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Valley Forge II

 
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Mars
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PostPosted: Tue Jan 08, 2008 6:28 pm    Post subject: Reply with quote

I'm going to post this here unless someone thinks it should go somewhere else. This is the only copy of this that I have seen and it came shrinked together with a copy of TSR Valley Forge.



Title: Valley Forge II A Supplement to Valley Forge
Item Code: n/a
Type: Wargame simulation
Copyright: David A. Wesely
Author: David A. Wesely
Artwork: n/a
Place of Publication: n/a
Format: n/a
ISBN: n/a
Cover Price: n/a
Mass: n/a
Dimensions: length 27.8cm, width 21.7cm, thickness .3cm

Here's is a discussion that I had with the author about it as well:

Well, it worked like this.

In 1975, Gary Gygax and I were discussing publishing my Strategos-N Napoleonic rules (which I had self-published) through TSR. Then he had a brainstorm, and asked me to prepare a set of American Revolution rules based on Strategos-N, to be released for the Bi-Centennial at GenCon in 1976. I did a lot of research and created 150 pages of "The Redcoats Are Coming" with battlefield and siege warfare rules, orders of battle, etc, for the entire war. By the time it was ready to submit, the first purge had been conducted at TSR, and the climate was a lot less receptive for games from people suspected of being supporters of Dave Arneson. Gary was friendly enough, but Briian Blume kept revising the agreements Gary and I would reach, and I could not get a signed contract. I self-published "The Redcoats Are Coming!" and got a copyright in early '76. Then we had a final meeting. Gary came up the the Twin Cities to negotiate a contract with MAR Barker for Empire of the Petal Throne, so everyone was on hand at the same time and we got a contract typed up and signed before it could be twiddled by Brian.

The copyright for "Ther Redcoats Are Coming" was assigned to TSR in the contract, and Gary took the 150-page manuscript back to Lake Geneva.

As Gencon '76 approached, Gary proposed renaming it "Valley Forge": I replied that the rules were for the whole war, not just one battle - and in fact, while the rules could be used to set up Valley Forge, there never really was a "Battle of Valley Forge", and who would want to game out freezing your feet off and starving while you wait for spring? Also, the rules were "a little too long" for a typical $10 per copy TSR product, and would be broken into three parts, with the Order of Battle and Siege Warfare being left for later. (I agreed with that - they had cost me more than $10 per copy to print my little run for the copyright application).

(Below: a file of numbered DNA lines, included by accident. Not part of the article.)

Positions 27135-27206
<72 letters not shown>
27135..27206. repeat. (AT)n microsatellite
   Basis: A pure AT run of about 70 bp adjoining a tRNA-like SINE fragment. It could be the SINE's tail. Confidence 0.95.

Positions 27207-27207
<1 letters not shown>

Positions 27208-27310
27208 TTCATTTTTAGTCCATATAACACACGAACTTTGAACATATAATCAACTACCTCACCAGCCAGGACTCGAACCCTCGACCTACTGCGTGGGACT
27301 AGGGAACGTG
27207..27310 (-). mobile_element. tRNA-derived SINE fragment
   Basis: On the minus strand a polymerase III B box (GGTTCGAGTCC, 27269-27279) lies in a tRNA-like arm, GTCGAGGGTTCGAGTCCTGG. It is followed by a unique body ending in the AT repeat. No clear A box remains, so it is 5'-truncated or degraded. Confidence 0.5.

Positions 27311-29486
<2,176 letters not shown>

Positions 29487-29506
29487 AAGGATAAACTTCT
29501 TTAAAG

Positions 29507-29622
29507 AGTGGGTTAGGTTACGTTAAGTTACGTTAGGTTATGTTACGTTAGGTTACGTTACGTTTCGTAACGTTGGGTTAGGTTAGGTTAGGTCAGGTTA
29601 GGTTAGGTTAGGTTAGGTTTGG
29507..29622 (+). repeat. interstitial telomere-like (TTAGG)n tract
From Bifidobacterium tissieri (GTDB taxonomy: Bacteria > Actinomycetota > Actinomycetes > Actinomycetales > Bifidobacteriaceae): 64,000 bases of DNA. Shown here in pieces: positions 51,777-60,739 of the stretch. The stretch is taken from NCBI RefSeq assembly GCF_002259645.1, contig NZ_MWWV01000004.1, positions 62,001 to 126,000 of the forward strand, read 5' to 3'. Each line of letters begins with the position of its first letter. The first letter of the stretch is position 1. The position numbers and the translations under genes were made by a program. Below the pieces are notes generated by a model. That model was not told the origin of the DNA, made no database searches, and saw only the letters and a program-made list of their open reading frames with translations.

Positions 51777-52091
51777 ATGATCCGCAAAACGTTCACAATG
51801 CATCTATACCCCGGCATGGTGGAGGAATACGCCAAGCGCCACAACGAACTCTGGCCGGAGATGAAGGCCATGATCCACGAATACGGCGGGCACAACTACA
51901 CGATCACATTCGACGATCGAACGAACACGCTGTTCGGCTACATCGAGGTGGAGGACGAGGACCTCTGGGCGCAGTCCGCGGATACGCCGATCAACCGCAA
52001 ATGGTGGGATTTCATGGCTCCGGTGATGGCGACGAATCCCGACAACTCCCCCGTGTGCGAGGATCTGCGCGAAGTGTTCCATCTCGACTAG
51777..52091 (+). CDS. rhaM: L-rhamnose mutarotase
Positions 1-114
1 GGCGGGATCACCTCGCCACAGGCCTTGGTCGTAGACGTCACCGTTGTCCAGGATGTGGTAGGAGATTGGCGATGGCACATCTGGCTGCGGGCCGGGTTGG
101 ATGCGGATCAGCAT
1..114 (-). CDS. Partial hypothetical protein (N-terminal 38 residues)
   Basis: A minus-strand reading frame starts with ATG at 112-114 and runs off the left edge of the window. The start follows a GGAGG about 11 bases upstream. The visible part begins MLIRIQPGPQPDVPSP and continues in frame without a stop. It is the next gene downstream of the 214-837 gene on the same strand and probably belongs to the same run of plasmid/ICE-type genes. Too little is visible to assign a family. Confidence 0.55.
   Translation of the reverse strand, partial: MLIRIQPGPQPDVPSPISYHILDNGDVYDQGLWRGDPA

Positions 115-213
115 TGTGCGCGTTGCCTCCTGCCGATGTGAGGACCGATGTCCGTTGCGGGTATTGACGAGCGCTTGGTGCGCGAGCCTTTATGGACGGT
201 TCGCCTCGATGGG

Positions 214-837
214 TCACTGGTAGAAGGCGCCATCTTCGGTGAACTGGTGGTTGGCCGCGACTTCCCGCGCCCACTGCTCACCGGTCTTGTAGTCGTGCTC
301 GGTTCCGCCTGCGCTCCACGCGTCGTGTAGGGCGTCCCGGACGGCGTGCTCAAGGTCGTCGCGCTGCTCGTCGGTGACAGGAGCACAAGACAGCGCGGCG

When I arrived at Gencon, I discovered that my rules had been a little edited... they were now called "Valley Forge" and featured a full-color
cover of President General Washington reviewing the troops raised in 1794 to put down the Whiskey Rebellion. Full-color covers were part of the new, more sophisticated products being released by TSR (the black and white covers on D & D having been such an obvious failure!): Little Bighorn, Empire of the Petal Throne and Valley Forge all had expensive color packaging, and a large 9 x 12 format (in place of the old booklet size used for D & D). But to keep the costs down, they had reduced Valley Forge to 20 pages, and further reduced the cost by losing page 9.
As a result the rules on page 8 abruptly start talking about Cavalry on page 10...

At the time I just accepted that this was the result of having rushed the job to get it out for Gencon, as they said, and did not suspect that it might be Brian getting revenge for my having gone straight to Gary to get a contract signed.

I also believed that this classy workmanship was to blame for sales of Valley Forge being really poor. I created an "errata section" for VF, and insisted that we get the next part of VF, containing this, onto the market as soon as possible, to limit the damage. TSR, seeing that NONE of the many American Revolution products that had been released that summer by everyone in the industry were selling for beans, wisely told me I could just have my game back.

So I set out to publish Valley Forge II. I could see that there was no way I could afford to publish 150 pages of "The Redcoats Are Coming" all at once, but I thought adding the errata section to VF would solve its sales problems. I hired one of the recently purged TSR employees - David Megarry - who had worked on Valley Forge and knew how to get things printed - to take care of the details, and provided him with my 26 pages of errata for the 18 page VF. Combined with Valley Forge, this would be 44 pages, and give all of the tactical rules from "The Redcoats Are Coming".
And I gae him the $1000 (1976 dollars, of couse) that I felt that I could afford to drop on this project. I then went off on active duty with the US Army.